“If you have need of a police, they will help you very fast,” said the uniformed woman at the podium in punctuated English. “But if you ask them when you have overstay your welcome in China, you might will not be allowed back to China for 1 or 5 years, so don’t do that okay?”
I glanced at Keeli. The opening ceremony for the few hundred or so Overseas Education students at Xiamen University highlighted a very important notion: Enthusiasm for learning and encouragement from teaching staff are hallmarks of study abroad and cultural exchange, but it’s important to remember that rules exchange when abroad as well. China is new and exciting and full of things to explore, but with numerous (kind of scary) caveats that come with living in a different kind of political system. Not only that, but I feel that a foreign slight to a political system is comparatively worse than a slight from within the system; you have either the excuse of ignorance, which if cited supports the stereotype that you didn’t bother to learn about the place you are- or worse, that you simply didn’t care enough to learn, or that you know that what you did was wrong and still did it anyways. Regardless, the last thing I want to do is piss off Hu Jintao before studying at least a decade’s worth of 功夫, so I’ll mind my 匹s and 取s.
After an eternity of do’s and do not’s, I realized that I had the wrong student card on me and retrieved it from my room. By the time I got back, the audience had dispersed to fill in forms with their basic information. I approached a teacher in a striking maroon ensemble in order to request one *NOTE: All conversations were conducted in Chinese unless otherwise specified!* The teacher, who I was surprised to find understood me, recommended that I go in the main room and look for some. I wandered around a bit until I found the teacher that had initially ushered me into the ceremony, asked him the same question, and was herded back into the hall to speak with the female teacher I’d asked. Seeing that I was at an impasse, she instructed me to go to Room 307 and ask whomever was there for a form. By this point, two beginning students had decided that I would lead them through the same process, which is how I found myself desperately hoping that I would be able to find Room 307 for Jasper the suave Swede and Olaf (“Like the language?” “Not Wolof. Like Count Olaf”) the bespectacled South African and have something to show for my 6 years of Chinese language study. When we arrived at 306 and a dead-end, I panicked internally. Had I misunderstood? Would Jasper and Olaf be unable to study at Xiamen University because of my inattention?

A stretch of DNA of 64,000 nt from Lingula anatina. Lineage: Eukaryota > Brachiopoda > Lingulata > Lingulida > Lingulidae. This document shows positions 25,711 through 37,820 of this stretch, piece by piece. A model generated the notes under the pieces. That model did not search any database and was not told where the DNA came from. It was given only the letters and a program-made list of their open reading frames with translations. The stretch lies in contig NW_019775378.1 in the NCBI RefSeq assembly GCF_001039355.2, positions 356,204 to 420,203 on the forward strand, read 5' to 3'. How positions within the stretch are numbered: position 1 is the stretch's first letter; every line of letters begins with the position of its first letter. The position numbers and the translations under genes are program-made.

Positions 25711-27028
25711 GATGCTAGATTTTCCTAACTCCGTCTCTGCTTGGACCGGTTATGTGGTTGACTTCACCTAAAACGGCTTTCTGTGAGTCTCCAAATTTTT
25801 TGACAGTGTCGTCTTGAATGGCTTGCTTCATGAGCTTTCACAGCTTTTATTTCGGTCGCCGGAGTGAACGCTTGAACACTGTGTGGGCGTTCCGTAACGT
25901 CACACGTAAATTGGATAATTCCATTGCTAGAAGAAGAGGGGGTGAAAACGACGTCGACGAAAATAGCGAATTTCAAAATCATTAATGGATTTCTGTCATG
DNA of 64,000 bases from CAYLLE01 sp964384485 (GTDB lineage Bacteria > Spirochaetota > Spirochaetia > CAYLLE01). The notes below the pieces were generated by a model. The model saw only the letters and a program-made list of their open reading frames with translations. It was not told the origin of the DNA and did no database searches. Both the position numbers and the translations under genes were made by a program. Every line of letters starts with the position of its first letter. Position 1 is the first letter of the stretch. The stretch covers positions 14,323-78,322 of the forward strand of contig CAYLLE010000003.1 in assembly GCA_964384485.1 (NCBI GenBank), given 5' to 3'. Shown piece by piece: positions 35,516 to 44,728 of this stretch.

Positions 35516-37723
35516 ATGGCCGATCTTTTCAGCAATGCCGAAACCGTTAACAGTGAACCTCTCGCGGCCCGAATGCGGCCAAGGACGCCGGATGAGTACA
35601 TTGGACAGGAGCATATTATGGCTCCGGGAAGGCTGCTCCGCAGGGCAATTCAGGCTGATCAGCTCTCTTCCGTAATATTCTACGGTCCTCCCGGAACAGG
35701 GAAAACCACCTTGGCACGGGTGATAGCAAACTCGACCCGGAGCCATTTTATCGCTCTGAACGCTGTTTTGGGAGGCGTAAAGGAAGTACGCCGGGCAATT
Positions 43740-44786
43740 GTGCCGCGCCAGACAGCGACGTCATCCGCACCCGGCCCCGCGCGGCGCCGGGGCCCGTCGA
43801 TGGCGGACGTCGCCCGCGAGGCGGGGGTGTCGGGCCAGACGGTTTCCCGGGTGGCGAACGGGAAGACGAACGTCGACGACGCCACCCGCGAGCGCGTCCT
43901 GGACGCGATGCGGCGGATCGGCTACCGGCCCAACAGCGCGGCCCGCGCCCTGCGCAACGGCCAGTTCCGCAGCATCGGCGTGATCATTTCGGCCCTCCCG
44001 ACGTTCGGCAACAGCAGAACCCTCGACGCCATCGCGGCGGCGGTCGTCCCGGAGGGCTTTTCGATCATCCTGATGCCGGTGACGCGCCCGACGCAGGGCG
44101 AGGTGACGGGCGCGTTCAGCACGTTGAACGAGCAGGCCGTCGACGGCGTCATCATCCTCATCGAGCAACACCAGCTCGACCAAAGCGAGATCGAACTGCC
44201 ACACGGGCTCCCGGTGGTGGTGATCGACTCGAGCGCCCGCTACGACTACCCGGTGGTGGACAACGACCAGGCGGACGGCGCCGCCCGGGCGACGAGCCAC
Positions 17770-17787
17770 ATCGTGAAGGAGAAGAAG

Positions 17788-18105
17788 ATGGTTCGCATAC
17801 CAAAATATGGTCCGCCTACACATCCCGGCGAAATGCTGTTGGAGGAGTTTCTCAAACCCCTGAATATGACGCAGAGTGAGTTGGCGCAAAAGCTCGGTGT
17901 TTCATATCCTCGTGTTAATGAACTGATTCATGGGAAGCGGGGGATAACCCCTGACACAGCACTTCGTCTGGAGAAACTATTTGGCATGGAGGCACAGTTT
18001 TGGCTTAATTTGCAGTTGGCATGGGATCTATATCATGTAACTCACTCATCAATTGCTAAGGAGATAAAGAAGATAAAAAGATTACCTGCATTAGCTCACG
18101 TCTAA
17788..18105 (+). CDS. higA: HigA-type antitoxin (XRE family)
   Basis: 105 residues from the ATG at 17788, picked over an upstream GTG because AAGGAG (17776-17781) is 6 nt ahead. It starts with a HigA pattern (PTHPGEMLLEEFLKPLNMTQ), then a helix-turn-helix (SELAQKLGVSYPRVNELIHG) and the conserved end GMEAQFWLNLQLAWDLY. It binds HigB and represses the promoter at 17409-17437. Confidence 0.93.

We flew with concern through the throngs of students lined up to take the oral examination. After waiting a bit to speak with the female teacher again, I noticed an older Asian man standing in the foyer. I approached him, explained my predicament, and was surprised to find that 307 was on the 4th floor.
“The 4th floor?”
“The 3rd and 4th floor are the same.” I must have misunderstood at least that.
The old man led Jasper, Olaf and myself back up the winding staircase and towards the 4th floor- only to stop at a landing between the 3rd and 4th. Thanking the man and all benevolent spirits responsible, I led Jasper and Olaf into the room and successfully equipped the three of us with forms.
My experience with the language confirmed, Olaf turned to me and asked, “What kind of tips do you have for beginners?”
I’d usually try to wrack my brain for something profound and meaningful, but in this instance, the basics were just as important. “Speak slowly, focus on your tones, and learn Simplified Chinese.”
I spent an eternity waiting in line (to take my oral examination) and serving as Olaf’s sounding board. He was distressed about whether or not he should take the test; as a beginner, he didn’t have to as he didn’t know anything, but because he knew how to count from 1 through 10 and say basic things like 谢谢 (thanks)，你好 (hi)，and 我要 (I want- a language staple), I think he was struggling over whether or not to push himself.